‘Gentle’, ‘soft’, ‘tender’ – all apt words to describe Sweet Blue Flowers, yet imperfect ones. They make the show sound tepid. While this show may not boil with emotional intensity, while it may not even simmer with latent passion, one cannot say it’s tepid. It is warm, but not luk-warm. Its characters are gentle. They neither yell, nor spite each other, but not for lack of strong emotions. Its music and visuals are soft, but not saccharine. All relationships are tender, but not mawkish. This is a story about the symbiosis of half-false-loves and half-false-selves. It is slow-moving drama about characters too mature to misunderstand or despise one another. Sweet Blue Flowers trembles with empathy.
Our ensemble coming-of-age story begins with Fumi discovering her cousin is marrying a man. She feigns sickness to avoid the wedding. Fumi’s cousin, her first lover, has abandoned her love. Still-standing, but aimless, Fumi crushes on a Princely girl, Sugimoto; and Sugimoto seems to reciprocate. But just as Fumi’s heartbreak guides her lovelorn grasping, so too does Sugimoto’s.
I hesitate to call Fumi’s love, or Sugimoto’s love, or any character’s love ‘false’. The series is never so cruel as to dismiss their feelings. Perhaps theirs is misguided love? Their motivation to love is not love, but heartbreak. After Fumi’s cousin shatters her, she reaches out for Sugimoto. Her love with her cousin was taboo, homosexual and incestuous. Their love grew in the dark. To have her cousin marry a man – a most conventional, societally-accepted union – Fumi feels discarded. Her cousin left her in the dark to live in the light. The hole this leaves needs filling. In Sugimoto, Fumi finds a complimentary girl. Sugimoto’s own hurt allows her to fill Fumi. She was denied, too, by Mr. Kagami, fiancé to her elder sister and Sugimoto’s former teacher. When she confesses her love for him, Kagami asks they not speak of it again. Like Fumi, her love is not just denied, but dismissed.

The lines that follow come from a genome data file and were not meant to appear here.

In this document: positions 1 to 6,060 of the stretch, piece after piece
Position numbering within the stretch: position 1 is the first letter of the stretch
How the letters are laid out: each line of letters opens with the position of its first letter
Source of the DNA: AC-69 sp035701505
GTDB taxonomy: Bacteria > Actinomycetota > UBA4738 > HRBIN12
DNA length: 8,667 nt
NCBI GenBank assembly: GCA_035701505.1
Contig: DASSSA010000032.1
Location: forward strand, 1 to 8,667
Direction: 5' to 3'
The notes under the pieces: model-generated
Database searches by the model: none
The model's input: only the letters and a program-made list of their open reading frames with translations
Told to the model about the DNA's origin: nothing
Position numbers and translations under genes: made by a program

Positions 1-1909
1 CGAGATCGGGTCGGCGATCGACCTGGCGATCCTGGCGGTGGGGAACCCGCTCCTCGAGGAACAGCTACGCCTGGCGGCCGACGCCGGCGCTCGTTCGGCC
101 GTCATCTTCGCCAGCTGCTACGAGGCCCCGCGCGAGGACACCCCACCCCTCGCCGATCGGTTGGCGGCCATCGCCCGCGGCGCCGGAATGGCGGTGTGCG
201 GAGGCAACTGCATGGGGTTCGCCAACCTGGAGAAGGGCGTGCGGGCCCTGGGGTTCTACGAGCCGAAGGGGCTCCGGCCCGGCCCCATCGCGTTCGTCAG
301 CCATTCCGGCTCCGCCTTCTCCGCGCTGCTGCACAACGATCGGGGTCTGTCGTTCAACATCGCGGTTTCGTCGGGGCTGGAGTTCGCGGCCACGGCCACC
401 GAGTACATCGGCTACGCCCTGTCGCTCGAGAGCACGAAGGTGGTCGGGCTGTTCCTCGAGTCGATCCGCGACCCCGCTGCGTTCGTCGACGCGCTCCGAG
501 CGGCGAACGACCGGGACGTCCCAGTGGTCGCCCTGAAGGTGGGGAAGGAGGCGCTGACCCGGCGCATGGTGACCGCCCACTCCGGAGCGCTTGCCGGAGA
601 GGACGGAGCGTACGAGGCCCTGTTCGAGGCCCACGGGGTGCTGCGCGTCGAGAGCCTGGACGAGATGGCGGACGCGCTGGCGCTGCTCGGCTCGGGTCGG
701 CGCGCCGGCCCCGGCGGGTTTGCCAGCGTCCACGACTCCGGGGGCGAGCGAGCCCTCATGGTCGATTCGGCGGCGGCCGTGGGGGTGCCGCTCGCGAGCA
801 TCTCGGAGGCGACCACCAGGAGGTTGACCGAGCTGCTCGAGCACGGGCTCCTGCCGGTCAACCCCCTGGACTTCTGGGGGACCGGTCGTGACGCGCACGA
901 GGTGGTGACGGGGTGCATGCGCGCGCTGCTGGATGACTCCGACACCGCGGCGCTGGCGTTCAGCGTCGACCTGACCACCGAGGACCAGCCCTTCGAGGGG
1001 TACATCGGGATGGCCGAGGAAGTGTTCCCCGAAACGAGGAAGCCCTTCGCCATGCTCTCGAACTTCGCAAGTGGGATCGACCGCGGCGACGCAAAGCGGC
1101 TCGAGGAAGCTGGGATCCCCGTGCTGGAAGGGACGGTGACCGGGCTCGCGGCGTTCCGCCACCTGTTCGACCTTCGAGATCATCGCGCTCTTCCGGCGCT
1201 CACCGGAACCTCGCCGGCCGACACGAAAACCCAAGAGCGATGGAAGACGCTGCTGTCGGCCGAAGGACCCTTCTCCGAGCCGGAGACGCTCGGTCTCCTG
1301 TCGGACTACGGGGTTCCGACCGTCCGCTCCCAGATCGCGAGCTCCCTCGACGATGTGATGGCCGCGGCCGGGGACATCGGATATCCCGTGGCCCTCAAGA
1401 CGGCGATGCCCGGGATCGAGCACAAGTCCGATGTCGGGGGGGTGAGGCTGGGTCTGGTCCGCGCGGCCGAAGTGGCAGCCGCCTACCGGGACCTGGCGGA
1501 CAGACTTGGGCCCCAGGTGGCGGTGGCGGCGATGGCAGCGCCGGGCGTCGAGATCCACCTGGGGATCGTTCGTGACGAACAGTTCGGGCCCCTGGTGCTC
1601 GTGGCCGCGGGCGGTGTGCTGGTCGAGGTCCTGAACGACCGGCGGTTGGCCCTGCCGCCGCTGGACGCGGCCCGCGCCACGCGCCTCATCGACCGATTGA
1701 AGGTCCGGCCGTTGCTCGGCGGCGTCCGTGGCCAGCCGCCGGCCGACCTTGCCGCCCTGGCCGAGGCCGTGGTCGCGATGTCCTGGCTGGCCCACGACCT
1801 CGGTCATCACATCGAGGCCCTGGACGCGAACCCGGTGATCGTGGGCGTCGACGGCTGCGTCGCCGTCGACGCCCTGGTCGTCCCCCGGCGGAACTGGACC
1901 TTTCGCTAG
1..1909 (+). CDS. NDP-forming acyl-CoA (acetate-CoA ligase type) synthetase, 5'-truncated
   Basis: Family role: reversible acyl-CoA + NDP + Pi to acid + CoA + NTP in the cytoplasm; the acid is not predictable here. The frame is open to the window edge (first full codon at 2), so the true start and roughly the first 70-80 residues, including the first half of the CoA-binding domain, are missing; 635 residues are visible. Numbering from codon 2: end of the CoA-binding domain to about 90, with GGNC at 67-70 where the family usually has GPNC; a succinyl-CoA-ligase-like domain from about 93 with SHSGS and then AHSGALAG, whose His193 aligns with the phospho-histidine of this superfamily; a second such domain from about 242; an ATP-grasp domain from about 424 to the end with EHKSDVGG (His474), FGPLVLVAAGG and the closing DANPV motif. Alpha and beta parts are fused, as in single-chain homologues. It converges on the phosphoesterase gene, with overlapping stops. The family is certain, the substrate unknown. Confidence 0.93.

Sugimoto plays the prince, the dashing girl who the other girls swoon over. Though this sounds a yuri cliché, it is a subversion. She plays the prince. She wanted to move beyond Kagami’s denial, to gain independence from her old feelings. So she donned the trappings and suits of independence and nonchalance. The midpoint of the series presents school productions of The Little Prince and Wuthering Heights. The plays allusively illuminate Sugimoto’s façade. An epigraph from The Little Prince: ‘I should have realised the tenderness underlying her silly pretensions.’ Her princeliness is pretension covering the cause for her princeliness; awareness of her own fragility pushed her to act firm. In Wuthering Heights she plays Heathcliff. She literally plays a Romantic, yet self-centred archetype; according to her audience, the role was made for her.
Despite potential for melodrama, the series is calm, but not lethargic. It is a river with a strong flow that never froths nor splashes. This subtlety owes to the characters’ maturity. In a conventional drama, climatic scenes build to bursts; emotions simmer, then bubble, then explode. People say what they do not mean, or what they do mean but would never otherwise say. Drama comes from antipathy and stubbornness. Not the case in Sweet Blue Flowers. The leads may be teenagers, but they have perspective. One of the few scenes in which a character does get riled is followed by an apology. Characters despair at the situations they are in, not the people they are in them with. They despair that their own goals and their friend’s are mutually exclusive. They do not despise their friend for having those goals. Take the scene where Kyoko, who professes love for Sugimoto, accepts that Sugimoto likes Fumi. Her friend says that Fumi is a ‘good girl’. Kyoko cannot disagree. No jealousy, no anger does she direct at Fumi. She accepts that Fumi loves Sugimoto, and Sugimoto Fumi. Kyoko’s own love does not warp reality around her ego.